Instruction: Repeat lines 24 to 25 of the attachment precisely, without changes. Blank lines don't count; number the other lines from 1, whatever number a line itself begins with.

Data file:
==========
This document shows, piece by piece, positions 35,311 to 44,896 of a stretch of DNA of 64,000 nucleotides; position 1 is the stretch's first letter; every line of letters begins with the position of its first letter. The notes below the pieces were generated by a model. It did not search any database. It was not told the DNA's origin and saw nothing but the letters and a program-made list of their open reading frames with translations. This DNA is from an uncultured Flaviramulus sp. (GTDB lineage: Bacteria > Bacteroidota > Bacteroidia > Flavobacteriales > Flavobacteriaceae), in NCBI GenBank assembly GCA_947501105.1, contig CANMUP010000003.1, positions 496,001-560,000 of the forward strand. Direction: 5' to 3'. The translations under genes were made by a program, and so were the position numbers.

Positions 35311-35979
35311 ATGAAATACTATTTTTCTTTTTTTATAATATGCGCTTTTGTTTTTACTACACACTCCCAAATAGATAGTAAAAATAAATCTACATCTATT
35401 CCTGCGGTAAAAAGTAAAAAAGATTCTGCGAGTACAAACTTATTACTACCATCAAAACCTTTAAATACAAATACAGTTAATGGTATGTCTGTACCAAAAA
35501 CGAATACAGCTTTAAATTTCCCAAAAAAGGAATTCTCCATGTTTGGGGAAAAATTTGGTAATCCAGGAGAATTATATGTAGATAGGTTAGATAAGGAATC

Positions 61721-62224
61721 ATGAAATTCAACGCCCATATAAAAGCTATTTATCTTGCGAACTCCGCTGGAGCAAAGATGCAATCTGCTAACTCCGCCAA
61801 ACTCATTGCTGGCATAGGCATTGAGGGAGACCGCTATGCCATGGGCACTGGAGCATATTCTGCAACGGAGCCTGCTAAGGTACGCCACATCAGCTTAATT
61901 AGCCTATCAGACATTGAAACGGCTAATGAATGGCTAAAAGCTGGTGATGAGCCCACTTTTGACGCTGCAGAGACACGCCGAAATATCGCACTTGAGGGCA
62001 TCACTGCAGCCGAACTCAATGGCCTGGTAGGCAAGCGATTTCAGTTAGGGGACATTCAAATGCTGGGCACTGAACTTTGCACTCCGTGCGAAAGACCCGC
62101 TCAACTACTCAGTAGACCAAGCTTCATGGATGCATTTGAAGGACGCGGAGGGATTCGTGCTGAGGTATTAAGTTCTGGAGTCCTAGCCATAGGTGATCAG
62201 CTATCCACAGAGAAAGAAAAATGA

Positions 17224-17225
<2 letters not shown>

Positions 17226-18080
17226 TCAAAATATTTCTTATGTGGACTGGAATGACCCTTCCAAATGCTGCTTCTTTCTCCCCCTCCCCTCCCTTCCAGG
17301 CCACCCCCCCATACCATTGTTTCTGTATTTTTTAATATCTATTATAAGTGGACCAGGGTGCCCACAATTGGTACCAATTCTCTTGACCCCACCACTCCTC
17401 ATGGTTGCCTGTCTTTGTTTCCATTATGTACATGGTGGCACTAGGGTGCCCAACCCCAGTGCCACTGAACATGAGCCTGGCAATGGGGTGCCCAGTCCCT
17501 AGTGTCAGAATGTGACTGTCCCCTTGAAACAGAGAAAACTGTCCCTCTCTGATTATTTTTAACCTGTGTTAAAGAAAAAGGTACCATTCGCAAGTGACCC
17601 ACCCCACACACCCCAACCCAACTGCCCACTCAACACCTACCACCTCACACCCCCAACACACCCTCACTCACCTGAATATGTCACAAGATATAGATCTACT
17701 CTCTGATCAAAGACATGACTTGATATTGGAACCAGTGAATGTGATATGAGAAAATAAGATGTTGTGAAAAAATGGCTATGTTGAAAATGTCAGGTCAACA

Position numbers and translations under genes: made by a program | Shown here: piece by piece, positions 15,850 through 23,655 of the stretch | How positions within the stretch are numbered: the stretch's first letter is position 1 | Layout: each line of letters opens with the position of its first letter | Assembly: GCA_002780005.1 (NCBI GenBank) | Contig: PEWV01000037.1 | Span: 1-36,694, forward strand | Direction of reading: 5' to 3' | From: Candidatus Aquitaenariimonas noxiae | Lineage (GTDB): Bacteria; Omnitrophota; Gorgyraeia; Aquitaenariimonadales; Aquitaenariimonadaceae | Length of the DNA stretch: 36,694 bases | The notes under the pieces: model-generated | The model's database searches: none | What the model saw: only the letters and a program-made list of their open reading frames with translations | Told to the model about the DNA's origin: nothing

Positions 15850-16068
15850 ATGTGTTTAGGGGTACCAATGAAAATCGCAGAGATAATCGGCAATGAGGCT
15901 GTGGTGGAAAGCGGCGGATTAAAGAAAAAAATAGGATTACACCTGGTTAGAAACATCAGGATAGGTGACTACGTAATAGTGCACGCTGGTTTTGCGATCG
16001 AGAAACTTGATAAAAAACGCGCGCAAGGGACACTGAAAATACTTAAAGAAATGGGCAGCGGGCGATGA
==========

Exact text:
15850 ATGTGTTTAGGGGTACCAATGAAAATCGCAGAGATAATCGGCAATGAGGCT
15901 GTGGTGGAAAGCGGCGGATTAAAGAAAAAAATAGGATTACACCTGGTTAGAAACATCAGGATAGGTGACTACGTAATAGTGCACGCTGGTTTTGCGATCG